Brad put the scope on the four rams and noted one of these could be legal. When he directed the spotting scope on the larger group — one particular ram caught his attention. There were nine sheep we could see situated on the very top of a rocky crest — two mountain ranges over. One of these sheep was heavy but we couldn’t see any tips. Little did we know this ram would be in the crosshairs within 24 hours.
As we worked our way farther down the ridge, more rams were located. It was a most welcome sight even though many were not legal, or they were in an area not accessible. Late in the day we were almost to the end of our ridgeline when we found three rams, one of which could be a worthy candidate. After a long climb, almost to the very bottom, we observed this ram for over an hour. Unfortunately, he wasn’t old enough and just shy of a full curl. After the long haul back to camp — Mountain House tasted pretty good.
Over dinner Brad suggested we take a hike over to the mountain range where we had spotted the nine rams. So early the following morning we set out to cover some ground in hopes we could find this group again. Once we reached a vantage point where we could see the same peak the rams were spotted from the day before, Brad looked through his binoculars. The group was in the exact same spot.
We set-up the spotting scope and scrutinized them. There were actually 11 rams now. The ram that caught Brad’s attention yesterday — gained his attention again. The reason we couldn’t see tips from the day before was because he didn’t have any. He was double-broomed. Brad said, “He’s got some age and he’s heavy.” But we couldn’t move on them because they were on the very top, looking in all directions. After an hour or so, the rams finally disappeared over the top. That’s when we made our move.
With the frustration and disappointment from my previous attempt still fresh in my mind, I was overly anxious to locate these rams. To make matters even more challenging, I was hunting with a handgun. Nosler had just introduced a new, single-shot, bolt-action handgun, and I was hoping to break it in right. A quality Leupold scope was a welcome addition to this super accurate handgun chambered in 6.5 Creedmoor. After shooting this new addition to the Nosler lineup all summer, I was confident the gun was a true performer. Now if I could only hold up my end of the deal.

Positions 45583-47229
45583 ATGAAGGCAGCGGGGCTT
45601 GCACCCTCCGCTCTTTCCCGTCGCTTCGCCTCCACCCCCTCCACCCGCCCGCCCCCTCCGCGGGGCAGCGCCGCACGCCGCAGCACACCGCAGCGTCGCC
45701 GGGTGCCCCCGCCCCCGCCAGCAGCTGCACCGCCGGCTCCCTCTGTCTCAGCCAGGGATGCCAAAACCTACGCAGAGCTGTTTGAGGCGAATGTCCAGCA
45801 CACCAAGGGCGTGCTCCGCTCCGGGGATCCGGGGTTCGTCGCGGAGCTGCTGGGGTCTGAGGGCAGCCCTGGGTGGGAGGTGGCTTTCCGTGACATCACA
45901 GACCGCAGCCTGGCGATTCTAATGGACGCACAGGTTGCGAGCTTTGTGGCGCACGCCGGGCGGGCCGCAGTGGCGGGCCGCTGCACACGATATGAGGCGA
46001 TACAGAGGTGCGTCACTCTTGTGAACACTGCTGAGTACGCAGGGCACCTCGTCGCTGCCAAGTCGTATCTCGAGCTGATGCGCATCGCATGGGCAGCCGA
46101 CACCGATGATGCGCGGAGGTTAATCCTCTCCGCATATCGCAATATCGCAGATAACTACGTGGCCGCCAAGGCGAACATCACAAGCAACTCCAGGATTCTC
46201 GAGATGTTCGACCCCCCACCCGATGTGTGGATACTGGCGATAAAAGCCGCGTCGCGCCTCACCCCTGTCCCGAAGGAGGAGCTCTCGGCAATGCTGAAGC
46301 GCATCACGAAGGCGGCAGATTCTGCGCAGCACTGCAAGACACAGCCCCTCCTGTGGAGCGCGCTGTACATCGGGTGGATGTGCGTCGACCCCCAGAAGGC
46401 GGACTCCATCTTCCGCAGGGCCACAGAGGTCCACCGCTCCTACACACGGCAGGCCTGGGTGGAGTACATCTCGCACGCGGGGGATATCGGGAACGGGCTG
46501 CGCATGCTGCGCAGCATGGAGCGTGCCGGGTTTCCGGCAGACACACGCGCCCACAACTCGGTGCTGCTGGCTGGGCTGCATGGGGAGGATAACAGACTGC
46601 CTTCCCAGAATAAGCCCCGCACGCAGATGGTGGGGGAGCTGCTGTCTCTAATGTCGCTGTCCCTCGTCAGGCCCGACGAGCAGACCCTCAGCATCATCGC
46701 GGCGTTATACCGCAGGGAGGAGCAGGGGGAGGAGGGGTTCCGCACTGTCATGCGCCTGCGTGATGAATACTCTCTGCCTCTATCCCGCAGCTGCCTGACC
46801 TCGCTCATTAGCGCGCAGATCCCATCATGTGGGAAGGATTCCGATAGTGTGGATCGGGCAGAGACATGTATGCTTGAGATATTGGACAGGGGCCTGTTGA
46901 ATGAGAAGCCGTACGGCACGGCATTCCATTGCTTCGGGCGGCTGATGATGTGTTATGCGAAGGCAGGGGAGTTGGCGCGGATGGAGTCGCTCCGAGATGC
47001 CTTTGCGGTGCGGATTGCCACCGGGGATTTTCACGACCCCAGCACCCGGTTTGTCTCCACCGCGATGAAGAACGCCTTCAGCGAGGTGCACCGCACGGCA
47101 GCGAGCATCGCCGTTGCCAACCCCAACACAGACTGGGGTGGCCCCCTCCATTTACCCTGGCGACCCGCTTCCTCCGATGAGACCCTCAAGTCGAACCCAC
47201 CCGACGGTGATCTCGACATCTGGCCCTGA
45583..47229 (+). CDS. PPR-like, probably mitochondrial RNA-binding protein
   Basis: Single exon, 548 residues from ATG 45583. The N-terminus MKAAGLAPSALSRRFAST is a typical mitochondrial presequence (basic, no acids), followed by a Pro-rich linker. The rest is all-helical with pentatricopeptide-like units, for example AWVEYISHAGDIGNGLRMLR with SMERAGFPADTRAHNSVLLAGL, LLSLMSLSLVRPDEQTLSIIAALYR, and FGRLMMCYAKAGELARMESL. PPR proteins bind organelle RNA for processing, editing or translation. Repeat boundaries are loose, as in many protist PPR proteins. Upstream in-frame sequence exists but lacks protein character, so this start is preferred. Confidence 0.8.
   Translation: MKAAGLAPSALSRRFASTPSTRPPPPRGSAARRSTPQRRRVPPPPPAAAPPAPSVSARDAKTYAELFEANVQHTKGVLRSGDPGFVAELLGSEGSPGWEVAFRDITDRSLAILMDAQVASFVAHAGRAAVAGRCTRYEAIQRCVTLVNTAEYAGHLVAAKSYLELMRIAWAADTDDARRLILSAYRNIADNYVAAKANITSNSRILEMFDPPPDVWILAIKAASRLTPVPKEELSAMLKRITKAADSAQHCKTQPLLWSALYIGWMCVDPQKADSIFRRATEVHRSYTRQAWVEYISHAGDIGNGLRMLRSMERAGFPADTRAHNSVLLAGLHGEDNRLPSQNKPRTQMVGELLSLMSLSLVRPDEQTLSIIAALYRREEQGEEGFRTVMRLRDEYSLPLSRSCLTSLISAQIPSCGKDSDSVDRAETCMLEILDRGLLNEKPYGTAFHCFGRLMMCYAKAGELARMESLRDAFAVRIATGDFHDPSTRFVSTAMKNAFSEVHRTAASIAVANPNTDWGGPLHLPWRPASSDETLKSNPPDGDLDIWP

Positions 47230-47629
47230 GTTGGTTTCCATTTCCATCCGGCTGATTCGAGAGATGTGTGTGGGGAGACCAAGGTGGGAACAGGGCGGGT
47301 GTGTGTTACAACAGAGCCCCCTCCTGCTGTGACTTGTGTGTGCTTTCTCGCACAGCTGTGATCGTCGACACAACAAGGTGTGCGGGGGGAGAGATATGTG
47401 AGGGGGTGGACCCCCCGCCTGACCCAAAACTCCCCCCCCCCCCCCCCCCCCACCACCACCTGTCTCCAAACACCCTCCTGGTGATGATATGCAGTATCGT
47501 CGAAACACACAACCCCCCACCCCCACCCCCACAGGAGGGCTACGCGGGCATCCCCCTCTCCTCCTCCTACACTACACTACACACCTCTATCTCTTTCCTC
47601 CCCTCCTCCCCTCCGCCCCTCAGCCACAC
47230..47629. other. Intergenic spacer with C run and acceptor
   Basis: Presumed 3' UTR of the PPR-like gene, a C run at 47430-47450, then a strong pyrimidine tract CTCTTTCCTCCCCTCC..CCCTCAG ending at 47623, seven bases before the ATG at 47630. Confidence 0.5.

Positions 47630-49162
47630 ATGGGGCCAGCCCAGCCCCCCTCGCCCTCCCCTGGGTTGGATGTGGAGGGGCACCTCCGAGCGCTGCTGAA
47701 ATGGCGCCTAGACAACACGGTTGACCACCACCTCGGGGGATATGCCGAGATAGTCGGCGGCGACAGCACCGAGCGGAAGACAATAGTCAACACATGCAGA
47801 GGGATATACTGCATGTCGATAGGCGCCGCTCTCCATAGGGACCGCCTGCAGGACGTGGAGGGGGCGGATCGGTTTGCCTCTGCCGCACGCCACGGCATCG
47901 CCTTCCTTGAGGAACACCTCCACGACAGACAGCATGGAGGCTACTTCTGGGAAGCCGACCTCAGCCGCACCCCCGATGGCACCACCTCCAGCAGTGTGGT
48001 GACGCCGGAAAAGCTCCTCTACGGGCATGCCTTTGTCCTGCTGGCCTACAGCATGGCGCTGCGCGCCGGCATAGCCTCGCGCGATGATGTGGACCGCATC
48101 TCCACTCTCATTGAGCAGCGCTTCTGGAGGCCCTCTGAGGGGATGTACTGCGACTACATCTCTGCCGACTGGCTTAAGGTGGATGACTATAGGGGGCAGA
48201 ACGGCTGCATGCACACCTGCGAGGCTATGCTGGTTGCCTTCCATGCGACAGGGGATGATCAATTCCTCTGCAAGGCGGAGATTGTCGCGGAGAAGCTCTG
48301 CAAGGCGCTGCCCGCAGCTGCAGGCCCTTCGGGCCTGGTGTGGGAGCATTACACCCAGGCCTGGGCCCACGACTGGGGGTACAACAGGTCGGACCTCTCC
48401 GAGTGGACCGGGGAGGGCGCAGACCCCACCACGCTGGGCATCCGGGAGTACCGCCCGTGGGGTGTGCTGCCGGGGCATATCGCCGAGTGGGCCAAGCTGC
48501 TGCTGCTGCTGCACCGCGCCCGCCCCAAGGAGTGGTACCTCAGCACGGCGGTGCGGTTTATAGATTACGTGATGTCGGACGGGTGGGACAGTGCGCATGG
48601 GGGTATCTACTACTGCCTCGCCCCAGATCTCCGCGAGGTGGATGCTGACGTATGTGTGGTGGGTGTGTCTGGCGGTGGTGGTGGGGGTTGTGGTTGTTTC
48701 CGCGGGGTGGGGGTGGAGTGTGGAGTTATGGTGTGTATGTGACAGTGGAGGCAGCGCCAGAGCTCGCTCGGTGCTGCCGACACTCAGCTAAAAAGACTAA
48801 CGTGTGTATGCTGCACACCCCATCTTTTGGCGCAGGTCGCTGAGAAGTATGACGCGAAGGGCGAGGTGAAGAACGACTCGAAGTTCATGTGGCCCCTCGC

As the gun settled in the backpack, several other rams started feeding directly behind our target ram. Brad whispered, “Wait until they clear.” We wanted to make certain another sheep would not be hit with the possibility of a pass-through. It was a nerve-wracking few moments. A quick peek through the rangefinder revealed 210 yards separated us from the oldest ram. When the coast was clear I settled the crosshairs slightly behind his shoulder and tugged the trigger. The ram couldn’t have dropped quicker if he’d been struck by a bolt of lightning. Brad slapped me on the back and yelled, “That ram is stone dead!” I was both thrilled and relieved.
There is something special about sheep hunting. It can be the most challenging and difficult hunting endeavor imaginable, yet the rewards are monumental. The ram was determined 11 years old by Brad, who has seen more than his share of mature rams, and by a biologist in Anchorage where the sheep was documented and plugged. The old warrior was broomed on both sides. He was definitely the oldest guy on the mountain — just like me. — Mark Hampton